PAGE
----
Oy the trouble of getting it here out in the middle of nowhere plus installing it!!! OMG another Crazy Lady story to tell someday. Suffice to say, it took two trucks, a semi, and another beast of a truck, a fork lift, a farm tractor and 6 men not counting drivers and operators to get the sink into it's final resting place. Joe has since stopped cursing and it's only been two years so I guess it wasn't that bad! LOL

* felting vs fulling....I'm not going there. I know there's a difference, exactly what, I don't care. So I have, and prob'ly always will, use the word felting in regard to many types of wool manipulation that involves the meshing/tangling/and so forth of tiny wool fibers to create a cohesive no-warp, non-raveling fabric. :-)

Food Coloring Trials

Here is a pic of the test dyeing I did over the last couple of days. Reading the color sets clockwise from upper right, neon blue, regular blue, regular green, neon purple, and neon green. All samples are 5 yards of 100% wool (from recycled Irish Aran Sweater). All were soaked in lukewarm water before being dyed. Dyed solutions were 1/2 cup water, 1/4 tsp vinegar, and various amounts of dye (see below), set in a water bath on the stove top.

The blue specs:

L to R: 3 drops, 6 drops, 9 drops neon blue.

L to R: 6, 9, 12, and 15, drops of neon green.

L to R: 12, 9, 6, 3, drops of neon purple.

L to R: 3, 6, 9, drops of regular blue.

L to R: 3, 9, drops regular green.

All in all, I'm thrilled with the new colors. They are bright and saturated. The regular dyes yield some really good colors but are much more muted and toned down, which is what I expected on both counts. The regular green 9 drop sample is pretty perky though.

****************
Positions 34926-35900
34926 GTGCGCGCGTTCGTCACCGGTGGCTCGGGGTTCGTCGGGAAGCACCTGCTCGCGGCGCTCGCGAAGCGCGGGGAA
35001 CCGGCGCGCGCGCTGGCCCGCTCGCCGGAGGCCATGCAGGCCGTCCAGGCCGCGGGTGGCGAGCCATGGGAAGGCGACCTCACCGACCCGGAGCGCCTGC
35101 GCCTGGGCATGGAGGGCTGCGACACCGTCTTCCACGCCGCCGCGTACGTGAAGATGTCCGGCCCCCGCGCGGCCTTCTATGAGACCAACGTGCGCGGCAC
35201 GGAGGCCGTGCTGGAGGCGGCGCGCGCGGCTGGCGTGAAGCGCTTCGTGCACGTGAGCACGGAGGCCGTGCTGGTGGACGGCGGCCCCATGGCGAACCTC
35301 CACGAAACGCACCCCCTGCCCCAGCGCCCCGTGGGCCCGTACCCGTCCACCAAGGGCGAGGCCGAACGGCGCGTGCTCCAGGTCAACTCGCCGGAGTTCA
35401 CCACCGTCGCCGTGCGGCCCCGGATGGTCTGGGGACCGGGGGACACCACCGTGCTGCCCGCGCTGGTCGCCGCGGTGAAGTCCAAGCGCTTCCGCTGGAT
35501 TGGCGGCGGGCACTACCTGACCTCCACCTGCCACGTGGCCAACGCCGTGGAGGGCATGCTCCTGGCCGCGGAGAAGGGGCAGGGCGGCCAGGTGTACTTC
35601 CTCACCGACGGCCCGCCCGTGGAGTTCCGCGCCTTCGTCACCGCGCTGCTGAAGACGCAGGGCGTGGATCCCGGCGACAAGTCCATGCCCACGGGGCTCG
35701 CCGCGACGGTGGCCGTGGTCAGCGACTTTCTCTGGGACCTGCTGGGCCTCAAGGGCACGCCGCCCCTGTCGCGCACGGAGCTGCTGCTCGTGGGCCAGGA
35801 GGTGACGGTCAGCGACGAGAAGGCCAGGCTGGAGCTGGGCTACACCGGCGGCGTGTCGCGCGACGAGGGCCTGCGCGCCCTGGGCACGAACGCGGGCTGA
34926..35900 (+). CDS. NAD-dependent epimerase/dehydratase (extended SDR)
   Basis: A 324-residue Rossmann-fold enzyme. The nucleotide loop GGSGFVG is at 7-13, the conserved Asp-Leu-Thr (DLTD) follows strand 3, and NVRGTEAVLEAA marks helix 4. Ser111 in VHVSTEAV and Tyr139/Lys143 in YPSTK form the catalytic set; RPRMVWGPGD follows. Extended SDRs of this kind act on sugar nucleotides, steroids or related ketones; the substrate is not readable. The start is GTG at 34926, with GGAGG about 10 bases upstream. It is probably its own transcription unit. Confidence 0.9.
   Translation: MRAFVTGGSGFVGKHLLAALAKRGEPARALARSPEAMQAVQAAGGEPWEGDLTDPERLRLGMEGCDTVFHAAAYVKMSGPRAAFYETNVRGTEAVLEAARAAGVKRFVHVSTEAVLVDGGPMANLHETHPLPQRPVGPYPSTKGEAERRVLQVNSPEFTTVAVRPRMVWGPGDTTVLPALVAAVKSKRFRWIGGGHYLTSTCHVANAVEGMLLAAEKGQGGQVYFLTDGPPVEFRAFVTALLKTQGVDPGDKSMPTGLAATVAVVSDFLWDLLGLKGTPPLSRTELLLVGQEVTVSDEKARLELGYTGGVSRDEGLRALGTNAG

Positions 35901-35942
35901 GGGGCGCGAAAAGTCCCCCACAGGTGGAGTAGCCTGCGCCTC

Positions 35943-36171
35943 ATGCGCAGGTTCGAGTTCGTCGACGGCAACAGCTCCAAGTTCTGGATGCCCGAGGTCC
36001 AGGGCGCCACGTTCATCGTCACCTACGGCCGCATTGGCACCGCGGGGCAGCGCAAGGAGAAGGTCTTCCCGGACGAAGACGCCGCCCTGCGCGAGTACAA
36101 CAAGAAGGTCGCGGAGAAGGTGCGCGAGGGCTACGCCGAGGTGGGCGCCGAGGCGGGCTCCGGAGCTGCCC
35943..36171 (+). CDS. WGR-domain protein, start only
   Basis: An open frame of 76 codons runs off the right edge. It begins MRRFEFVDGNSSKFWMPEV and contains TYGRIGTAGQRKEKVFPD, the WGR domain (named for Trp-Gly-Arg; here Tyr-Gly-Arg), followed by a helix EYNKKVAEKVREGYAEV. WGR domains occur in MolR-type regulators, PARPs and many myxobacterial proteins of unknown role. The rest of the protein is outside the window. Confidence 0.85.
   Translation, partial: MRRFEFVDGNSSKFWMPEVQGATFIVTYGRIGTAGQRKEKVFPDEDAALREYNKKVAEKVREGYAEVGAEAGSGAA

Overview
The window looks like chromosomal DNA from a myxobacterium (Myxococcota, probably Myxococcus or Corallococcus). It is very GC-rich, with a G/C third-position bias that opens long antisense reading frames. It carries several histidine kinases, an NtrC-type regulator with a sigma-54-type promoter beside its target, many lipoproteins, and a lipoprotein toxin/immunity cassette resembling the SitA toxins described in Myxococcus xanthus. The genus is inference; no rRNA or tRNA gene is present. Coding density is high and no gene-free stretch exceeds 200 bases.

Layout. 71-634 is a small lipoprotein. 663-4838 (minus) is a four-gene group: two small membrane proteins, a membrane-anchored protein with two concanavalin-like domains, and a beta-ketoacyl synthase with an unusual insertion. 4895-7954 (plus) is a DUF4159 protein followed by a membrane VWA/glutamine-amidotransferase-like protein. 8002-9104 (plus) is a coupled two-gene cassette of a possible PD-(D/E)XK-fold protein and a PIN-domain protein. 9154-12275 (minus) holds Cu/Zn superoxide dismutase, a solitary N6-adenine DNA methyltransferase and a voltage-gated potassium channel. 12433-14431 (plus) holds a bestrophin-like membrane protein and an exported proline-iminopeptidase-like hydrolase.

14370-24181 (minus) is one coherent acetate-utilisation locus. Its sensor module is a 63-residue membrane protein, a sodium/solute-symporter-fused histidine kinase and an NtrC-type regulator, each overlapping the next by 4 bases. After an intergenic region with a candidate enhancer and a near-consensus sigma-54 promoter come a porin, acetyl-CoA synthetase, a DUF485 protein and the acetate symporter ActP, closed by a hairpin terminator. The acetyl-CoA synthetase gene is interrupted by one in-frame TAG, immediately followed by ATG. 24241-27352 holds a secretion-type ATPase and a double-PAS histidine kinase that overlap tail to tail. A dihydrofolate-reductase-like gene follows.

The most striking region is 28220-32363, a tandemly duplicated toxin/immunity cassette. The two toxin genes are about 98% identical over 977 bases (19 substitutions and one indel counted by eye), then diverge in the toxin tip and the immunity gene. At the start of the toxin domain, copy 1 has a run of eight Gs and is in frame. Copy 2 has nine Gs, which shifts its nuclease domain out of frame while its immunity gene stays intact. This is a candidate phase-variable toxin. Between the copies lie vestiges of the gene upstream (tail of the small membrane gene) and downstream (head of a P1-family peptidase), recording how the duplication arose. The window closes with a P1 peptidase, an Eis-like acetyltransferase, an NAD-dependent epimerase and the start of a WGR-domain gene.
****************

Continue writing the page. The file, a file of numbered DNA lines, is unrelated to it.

Still not overjoyed with the neon purple. Nice colors, but not of the same caliber as the neon greens and blues. The dyeing was inconsistent too. As you know the red components of the purple dye are absorbed first then the blue, this is normal, but it also gave a more mottled effect rather than a blended true purple than other types of dyeing I've tried. The resultant mottled effect in the less saturated samples is very pleasing and gives the sample great depth.

Oh, and btw, I wouldn't call the color I got as being true purple either, but that of course is tainted by my personal point of view of what is "purple". It's not that I don't like the resulting colors, I do, the 9 drop sample is nearly identical to my livingroom walls. :-) The paint was called cabernet, I'd call it black mulberry. I did try the recipe for dark purple that was given on the box of the neon dyes. The result was pretty yucky for purple. Not much different than the color you get when you use blackcherry koolaide. I didn't bother with that pic.

In conclusion, I'd have to say....if you're interested, try it yourself, I think you'll be pleased with new neon dyes. This is all so subjective, biased with my tastes, my poor photographic skills, the amount of available sunlight, and puter monitors etc. To put it in a nutshell, the neon food color dyes are very different than the regular food color dyes so if you ever wanted more out of your food color dyes, the good people at McCormick have given it to you.